All praise is welcome, but it is particularly sweet when it comes from one's peers. That is the psychic trophy that the top companies in 26 industries can lug back to headquarters.
NEW YORK (Fortune) -- Rivals are often the first to take notice of failures and the least likely to praise successes. Which is why securing a top spot on the World's Most Admired list is a distinction worth celebrating. It means a company's toughest critics - their peers - consider them the best representatives of the industry.
While there are some longstanding titleholders, like Anheuser-Busch (BUD, Fortune 500) and DuPont (DD, Fortune 500), this year nine industries appointed new leaders. For instance, Textron (TXT, Fortune 500), which makes Cessna jets, cruised up six spots, outpacing airline giant Boeing in the Aerospace and Defense industry. Meanwhile, steel stalwart ArcelorMittal (MT) now dominates the Metals category after its Canadian counterpart, Alcan, slipped to seventh place. And Goodyear Tire & Rubber (GT, Fortune 500) gained the traction it needed to lead the Motor Vehicle Parts industry, leaving Toyota Industries behind at No. 2.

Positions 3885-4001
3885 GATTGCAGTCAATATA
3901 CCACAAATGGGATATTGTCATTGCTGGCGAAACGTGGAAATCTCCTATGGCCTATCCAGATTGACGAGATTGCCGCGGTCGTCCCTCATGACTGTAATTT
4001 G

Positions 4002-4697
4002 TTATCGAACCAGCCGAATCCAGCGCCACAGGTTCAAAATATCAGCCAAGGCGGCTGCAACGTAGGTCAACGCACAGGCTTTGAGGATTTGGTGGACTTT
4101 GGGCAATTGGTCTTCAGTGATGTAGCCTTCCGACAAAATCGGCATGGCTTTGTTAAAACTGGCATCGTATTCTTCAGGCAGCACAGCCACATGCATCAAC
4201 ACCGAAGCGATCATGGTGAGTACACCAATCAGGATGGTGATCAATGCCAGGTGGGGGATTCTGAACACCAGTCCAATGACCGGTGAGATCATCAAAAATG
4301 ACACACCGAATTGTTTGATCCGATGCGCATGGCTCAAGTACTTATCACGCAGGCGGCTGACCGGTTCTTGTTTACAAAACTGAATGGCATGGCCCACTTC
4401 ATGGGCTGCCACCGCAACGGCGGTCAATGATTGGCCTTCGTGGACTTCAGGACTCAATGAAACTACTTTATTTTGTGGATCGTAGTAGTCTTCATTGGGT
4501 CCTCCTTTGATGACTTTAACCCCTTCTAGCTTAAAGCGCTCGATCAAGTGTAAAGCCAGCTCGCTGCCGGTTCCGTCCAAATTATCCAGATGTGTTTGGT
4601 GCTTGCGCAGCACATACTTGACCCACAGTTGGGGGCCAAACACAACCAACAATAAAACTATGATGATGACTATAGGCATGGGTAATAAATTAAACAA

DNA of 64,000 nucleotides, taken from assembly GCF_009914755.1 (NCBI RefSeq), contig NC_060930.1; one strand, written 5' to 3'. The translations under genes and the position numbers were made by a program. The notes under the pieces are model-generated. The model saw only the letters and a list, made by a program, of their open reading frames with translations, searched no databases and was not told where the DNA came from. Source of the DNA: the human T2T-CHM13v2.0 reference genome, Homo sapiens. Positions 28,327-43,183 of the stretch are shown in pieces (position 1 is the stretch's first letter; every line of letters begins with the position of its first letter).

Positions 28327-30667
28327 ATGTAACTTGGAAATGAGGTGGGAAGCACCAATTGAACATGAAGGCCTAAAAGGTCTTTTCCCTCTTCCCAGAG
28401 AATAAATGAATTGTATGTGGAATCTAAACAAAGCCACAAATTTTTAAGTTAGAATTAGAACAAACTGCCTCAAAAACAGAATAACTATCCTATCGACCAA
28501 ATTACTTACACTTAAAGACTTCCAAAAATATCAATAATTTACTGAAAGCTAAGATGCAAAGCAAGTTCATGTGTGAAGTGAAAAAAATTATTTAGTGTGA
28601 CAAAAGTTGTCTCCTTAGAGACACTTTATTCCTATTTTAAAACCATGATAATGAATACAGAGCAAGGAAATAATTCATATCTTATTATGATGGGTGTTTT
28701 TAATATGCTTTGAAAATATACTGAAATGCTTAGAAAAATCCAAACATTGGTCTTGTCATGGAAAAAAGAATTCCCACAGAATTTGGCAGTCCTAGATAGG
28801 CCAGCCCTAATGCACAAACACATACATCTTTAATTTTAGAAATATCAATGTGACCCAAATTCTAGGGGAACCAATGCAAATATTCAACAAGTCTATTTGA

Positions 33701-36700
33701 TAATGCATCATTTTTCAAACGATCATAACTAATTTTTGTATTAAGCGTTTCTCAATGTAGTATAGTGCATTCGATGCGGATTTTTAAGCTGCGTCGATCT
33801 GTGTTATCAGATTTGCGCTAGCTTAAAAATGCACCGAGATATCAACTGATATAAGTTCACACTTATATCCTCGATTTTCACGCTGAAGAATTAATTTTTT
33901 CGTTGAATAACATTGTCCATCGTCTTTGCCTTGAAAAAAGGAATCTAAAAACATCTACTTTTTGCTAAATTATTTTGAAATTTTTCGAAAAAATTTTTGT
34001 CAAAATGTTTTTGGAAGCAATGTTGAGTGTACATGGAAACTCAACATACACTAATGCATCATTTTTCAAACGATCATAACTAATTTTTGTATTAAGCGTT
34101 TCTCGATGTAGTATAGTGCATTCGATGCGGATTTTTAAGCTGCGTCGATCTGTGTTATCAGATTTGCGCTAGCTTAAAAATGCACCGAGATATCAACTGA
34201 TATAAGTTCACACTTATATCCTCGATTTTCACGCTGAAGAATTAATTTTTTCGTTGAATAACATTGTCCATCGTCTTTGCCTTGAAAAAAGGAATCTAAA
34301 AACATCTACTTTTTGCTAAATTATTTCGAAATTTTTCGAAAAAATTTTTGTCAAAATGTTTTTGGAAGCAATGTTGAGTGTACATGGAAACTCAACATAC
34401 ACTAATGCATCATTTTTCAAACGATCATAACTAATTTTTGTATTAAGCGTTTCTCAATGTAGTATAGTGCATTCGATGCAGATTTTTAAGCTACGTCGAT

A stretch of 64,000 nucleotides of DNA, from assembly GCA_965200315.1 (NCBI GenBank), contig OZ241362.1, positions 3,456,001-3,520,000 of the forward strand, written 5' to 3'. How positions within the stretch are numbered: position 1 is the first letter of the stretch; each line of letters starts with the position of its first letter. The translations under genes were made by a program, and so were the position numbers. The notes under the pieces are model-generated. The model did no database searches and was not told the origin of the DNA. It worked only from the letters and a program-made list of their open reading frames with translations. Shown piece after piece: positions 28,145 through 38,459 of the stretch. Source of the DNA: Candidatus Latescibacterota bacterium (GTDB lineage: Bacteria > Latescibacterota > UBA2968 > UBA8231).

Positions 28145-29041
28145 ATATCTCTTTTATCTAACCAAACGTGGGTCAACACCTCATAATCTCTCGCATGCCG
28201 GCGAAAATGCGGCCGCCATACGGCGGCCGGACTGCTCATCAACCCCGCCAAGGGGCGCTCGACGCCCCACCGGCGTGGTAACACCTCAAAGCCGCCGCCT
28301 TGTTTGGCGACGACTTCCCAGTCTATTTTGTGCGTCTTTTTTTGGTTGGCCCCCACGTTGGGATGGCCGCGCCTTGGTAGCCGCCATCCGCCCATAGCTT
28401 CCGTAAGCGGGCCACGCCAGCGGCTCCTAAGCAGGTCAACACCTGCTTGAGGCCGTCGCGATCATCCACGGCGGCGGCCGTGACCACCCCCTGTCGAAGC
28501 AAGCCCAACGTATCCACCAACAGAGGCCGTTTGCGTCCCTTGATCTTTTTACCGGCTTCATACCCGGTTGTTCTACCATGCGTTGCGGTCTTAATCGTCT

To come up with the class leaders, industry analysts and executives at competing firms were asked to rate companies with at least $10 billion in revenue in 2006 on nine attributes, from management quality to social responsibility. The scores are then averaged to come up with industry rankings. This year 345 companies in 26 industries and 25 countries participated.
Those scores are also used to compile the national rankings. British-based supermarket chain Tesco, and delivery outfit UPS (UPS, Fortune 500), hold the top spots in both their country and their industry this year. Though French cosmetics company L'Oréal ranks second in its industry, it outranks Carrefour and Total as the Most Admired Company in France. Over in Japan and Germany, carmakers Toyota (TM) and BMW were preferred over electronic giants Sony and Siemens. And port and mall operator Hutchison Whampoa is China's most admired.